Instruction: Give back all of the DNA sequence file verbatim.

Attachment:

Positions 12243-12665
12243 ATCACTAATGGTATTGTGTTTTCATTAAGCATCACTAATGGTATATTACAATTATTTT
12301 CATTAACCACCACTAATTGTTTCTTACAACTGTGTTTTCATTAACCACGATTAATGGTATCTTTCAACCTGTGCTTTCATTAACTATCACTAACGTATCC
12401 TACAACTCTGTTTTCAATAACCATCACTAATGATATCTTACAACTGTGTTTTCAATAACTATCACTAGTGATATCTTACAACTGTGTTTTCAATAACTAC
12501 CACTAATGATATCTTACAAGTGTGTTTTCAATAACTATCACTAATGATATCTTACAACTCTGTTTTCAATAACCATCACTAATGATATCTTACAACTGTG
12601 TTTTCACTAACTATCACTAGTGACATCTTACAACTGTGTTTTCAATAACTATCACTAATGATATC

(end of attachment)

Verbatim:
Positions 12243-12665
12243 ATCACTAATGGTATTGTGTTTTCATTAAGCATCACTAATGGTATATTACAATTATTTT
12301 CATTAACCACCACTAATTGTTTCTTACAACTGTGTTTTCATTAACCACGATTAATGGTATCTTTCAACCTGTGCTTTCATTAACTATCACTAACGTATCC
12401 TACAACTCTGTTTTCAATAACCATCACTAATGATATCTTACAACTGTGTTTTCAATAACTATCACTAGTGATATCTTACAACTGTGTTTTCAATAACTAC
12501 CACTAATGATATCTTACAAGTGTGTTTTCAATAACTATCACTAATGATATCTTACAACTCTGTTTTCAATAACCATCACTAATGATATCTTACAACTGTG
12601 TTTTCACTAACTATCACTAGTGACATCTTACAACTGTGTTTTCAATAACTATCACTAATGATATC